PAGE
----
SilentStrider: kxs401: I was discussing this with my teabagger father, who pointed out that well, "it's kept us safe!" I tried to explain what a necessary/sufficient fallacy is, but he wasn't interested.

did you at least try to sell him a tiger repelling rock?


Lisa, I'd like to buy your rock!
 
2013-01-04 10:17:13 AM  
Eisenhower (ya know, the guy behind Operation Overlord) would weep for today's Republican party.
 
2013-01-04 10:33:47 AM  
encrypted-tbn2.gstatic.com
 
2013-01-04 10:35:57 AM  

Thoguh: Using raw dollar amounts intentionally distorts how much we spend in relation to other countries.  Should we be like China then and pay our troops slave wages and provide them no body armor or logistics support?

U.S. military spending as a percentage of GDP is 4.7%.  That's still fairly high but not out of the normal range for other countries.  And a huge chunk of that is pay and benefits for the members of the military.


We're talking apples and hugely over-budget, totally unneeded oranges here. The kind of fat-cat fueled BS that gives us thinking like "Governor Mitt Romney: ...our Navy is smaller now than any time since 1917 " is the problem.
 
2013-01-04 10:42:33 AM  
So for that much money we can pretty much do whatever we want, right?
 
2013-01-04 10:44:46 AM  

vernonFL: [encrypted-tbn2.gstatic.com image 191x264]


i48.tinypic.com
 
2013-01-04 10:48:39 AM  

KyngNothing: Oh hell, just go to the link... this new comment format is killing me today...



Ah, of course. Thanks, Google was failing me here at work thanks to website filtering.

And when I remember -- which isn't often -- I wind up selecting "Use HTML Buttons" because a.) I know how it works and b.) some things aren't possible the new way, e.g. text in hyperlinks. The new way's kinda nice when hotlinking images, though.
 
2013-01-04 11:02:30 AM  
Well, things in China are a lot cheaper, so you have to convert it to equivalent units. American job-stealing inefficient unions, ya know.

If we just outsourced to China our building of aircraft carriers and next-generation fighter aircraft and all of our national security apparatus like secure communications and so on, I'm sure we could get a nice 10-15% discount. Let's do this!
 
2013-01-04 11:02:43 AM  
I didn't realize that Saudi Arabia spent so much on its military.
 
2013-01-04 11:02:44 AM  
U.S. spends 50% more on its military than the top-10 next highest spenders combined.

Now that this has been pointed out I am confident the budget cutters in the GOP will get right on it.
 
2013-01-04 11:03:02 AM  

MrBallou: vernonFL: [encrypted-tbn2.gstatic.com image 191x264]

[i48.tinypic.com image 464x511]


That is a sublime piece of beauty.
 
2013-01-04 11:03:24 AM  
If this is news to you, well.... I just don't know what to say to you.

I blame Reagan
 
2013-01-04 11:05:54 AM  

Nofun: Eisenhower (ya know, the guy behind Operation Overlord)


And Operation Ajax. Thanks, Ike.
 
2013-01-04 11:07:43 AM  

phaseolus: Anyone got an infographic handy that shows how the U.S. defense budget's allocated? Weapons systems procurement,. troop payroll, management and administration, operational/food/fuel costs, outsourcing?


You forgot pensions.
 
2013-01-04 11:07:59 AM  

MrBallou: vernonFL: [encrypted-tbn2.gstatic.com image 191x264]

[i48.tinypic.com image 464x511]


/Sees what you did there.
 
2013-01-04 11:08:50 AM  

MrBallou: vernonFL: [encrypted-tbn2.gstatic.com image 191x264]

[i48.tinypic.com image 464x511]


i love that the data even looks like a d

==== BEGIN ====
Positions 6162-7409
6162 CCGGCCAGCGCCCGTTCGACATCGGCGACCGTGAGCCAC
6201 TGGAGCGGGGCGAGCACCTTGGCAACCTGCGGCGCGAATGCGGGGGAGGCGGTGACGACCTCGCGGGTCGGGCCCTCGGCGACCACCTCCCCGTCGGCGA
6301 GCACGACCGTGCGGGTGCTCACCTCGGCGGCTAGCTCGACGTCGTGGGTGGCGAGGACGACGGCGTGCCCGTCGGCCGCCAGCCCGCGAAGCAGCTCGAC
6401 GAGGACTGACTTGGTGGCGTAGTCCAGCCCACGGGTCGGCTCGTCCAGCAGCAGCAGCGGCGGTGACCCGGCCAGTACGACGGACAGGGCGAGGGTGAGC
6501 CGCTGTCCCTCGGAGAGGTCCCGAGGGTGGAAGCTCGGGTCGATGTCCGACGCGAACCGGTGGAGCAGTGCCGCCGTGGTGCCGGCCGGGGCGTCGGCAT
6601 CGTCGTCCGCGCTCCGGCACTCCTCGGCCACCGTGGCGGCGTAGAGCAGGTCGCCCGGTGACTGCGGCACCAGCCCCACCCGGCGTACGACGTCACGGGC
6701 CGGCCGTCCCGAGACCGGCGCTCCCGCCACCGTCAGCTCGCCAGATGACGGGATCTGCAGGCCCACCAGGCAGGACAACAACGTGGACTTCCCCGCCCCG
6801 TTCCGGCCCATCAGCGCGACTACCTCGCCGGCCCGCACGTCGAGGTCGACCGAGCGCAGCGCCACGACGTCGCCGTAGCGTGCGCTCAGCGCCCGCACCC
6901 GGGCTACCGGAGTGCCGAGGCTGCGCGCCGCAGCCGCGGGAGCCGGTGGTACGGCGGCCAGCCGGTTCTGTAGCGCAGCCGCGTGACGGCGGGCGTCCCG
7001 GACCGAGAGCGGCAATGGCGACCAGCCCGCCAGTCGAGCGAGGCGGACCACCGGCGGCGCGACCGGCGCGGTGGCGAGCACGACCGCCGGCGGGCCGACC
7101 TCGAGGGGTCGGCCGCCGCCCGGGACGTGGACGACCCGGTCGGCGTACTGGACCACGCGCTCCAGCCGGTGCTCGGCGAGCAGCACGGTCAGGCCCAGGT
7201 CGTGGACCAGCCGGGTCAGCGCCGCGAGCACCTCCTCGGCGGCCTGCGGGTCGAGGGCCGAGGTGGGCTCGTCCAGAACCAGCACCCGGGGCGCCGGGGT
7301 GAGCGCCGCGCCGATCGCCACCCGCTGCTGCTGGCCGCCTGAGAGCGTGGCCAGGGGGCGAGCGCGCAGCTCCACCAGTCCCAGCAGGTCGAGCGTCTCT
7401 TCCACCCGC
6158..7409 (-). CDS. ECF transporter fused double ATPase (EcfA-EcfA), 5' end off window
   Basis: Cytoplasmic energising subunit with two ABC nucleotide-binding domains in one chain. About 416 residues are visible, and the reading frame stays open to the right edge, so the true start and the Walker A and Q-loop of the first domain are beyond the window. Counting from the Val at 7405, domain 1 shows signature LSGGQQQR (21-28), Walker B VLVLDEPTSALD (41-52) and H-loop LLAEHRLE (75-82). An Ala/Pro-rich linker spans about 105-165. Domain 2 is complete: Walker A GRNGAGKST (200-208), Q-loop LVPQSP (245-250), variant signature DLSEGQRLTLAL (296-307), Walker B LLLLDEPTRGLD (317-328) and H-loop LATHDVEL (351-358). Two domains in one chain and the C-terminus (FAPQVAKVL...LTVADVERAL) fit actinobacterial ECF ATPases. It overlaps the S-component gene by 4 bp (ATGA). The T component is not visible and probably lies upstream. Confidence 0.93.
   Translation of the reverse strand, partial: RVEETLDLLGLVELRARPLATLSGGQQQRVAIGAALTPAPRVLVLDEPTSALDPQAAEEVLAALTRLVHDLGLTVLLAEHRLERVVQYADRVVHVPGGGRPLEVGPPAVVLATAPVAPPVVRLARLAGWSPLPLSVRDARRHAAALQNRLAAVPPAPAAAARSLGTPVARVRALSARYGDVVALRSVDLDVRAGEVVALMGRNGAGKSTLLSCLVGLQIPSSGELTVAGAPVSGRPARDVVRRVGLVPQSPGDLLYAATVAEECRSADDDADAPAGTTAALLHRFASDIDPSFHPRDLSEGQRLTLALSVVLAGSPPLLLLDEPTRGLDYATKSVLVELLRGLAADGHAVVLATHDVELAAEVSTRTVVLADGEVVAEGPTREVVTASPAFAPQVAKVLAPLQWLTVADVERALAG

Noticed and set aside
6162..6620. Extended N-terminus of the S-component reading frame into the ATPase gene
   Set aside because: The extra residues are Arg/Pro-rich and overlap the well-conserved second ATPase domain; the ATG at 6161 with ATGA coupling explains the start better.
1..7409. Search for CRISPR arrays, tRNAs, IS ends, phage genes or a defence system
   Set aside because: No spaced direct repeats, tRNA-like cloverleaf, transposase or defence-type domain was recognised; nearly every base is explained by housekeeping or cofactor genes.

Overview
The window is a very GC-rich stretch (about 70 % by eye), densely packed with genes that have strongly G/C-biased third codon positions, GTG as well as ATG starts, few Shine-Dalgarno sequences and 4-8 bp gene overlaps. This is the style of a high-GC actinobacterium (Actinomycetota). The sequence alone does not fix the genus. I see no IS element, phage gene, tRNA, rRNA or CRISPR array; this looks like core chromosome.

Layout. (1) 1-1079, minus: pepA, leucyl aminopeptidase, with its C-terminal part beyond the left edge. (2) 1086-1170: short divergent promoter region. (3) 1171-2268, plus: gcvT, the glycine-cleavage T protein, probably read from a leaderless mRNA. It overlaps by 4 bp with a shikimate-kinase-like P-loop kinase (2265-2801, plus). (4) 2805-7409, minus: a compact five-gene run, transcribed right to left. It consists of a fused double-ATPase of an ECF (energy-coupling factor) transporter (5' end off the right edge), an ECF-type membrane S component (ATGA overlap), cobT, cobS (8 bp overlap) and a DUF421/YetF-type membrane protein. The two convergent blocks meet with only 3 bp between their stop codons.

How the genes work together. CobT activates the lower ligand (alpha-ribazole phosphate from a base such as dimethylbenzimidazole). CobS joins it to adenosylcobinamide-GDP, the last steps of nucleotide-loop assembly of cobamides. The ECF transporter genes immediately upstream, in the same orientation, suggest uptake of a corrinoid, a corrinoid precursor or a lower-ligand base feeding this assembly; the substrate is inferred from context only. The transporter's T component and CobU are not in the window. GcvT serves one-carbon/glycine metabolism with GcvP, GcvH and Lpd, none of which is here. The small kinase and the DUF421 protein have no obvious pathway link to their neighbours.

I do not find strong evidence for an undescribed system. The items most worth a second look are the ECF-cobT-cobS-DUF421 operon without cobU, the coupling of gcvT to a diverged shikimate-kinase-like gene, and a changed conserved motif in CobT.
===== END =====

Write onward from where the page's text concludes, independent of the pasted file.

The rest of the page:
2013-01-04 11:09:03 AM  
And a huge chunk of that is pay and benefits for the members of the military.

Real patriots refuse to accept a government welfare check in return for their patriotism. They stand up and do the job because they believe in it. Not just for a government handout check.
 
2013-01-04 11:09:22 AM  
Dammit. Pretend I remembered to incude a picture of Dick "Shot a guy in the face*" Cheney

*NTTAWWT
 
2013-01-04 11:09:37 AM  

Thoguh: Using raw dollar amounts intentionally distorts how much we spend in relation to other countries.  Should we be like China then and pay our troops slave wages and provide them no body armor or logistics support?

U.S. military spending as a percentage of GDP is 4.7%.  That's still fairly high but not out of the normal range for other countries.  And a huge chunk of that is pay and benefits for the members of the military.


We should switch to drones and get rid of all the cannon fodder.
 
2013-01-04 11:10:11 AM  
Global empires aren't cheap.
 
2013-01-04 11:10:25 AM  
Look if we get into a serious war (as opposed to biatch slapping the Iraqi land forces around for a few weeks type of war) it involves China. We're not landing troops in China, the Shanghai metro region alone has 20 million people. During WWII we felt that Japan had unpleasant population densities and an invasion of the Home Islands would lead to massive KIAs. China is like that, but worse.

If we get into a war with them, we win it by bombing the ever loving fark out of their entire industrial base. Occupation is not on the table. Yet we're still doing dumb shiat like buying more Abrams tanks (that the Army doesn't even want). The Army pulls down ~30% of the budget which is a plurality for any service (even Navy and USMC combined is only about 28%).

The logical thing seems to suggest the Army getting hit the hatchet. We don't need that many ground troops (especially with Iraq and Afghanistan drawing down). We don't need armored corps to handle the Soviets at the Fulda gap. What we do need is missile defense, air superiority, and space supremacy. Hit the Air and also trim the USAF's manned fighter program a bit while we're at it. The Navy can be hit on things like the LCS program and we can likely rethink the long term future of carriers (if 100 million worth of drones can swarm and kill a 5 billion dollar carrier, it sucks).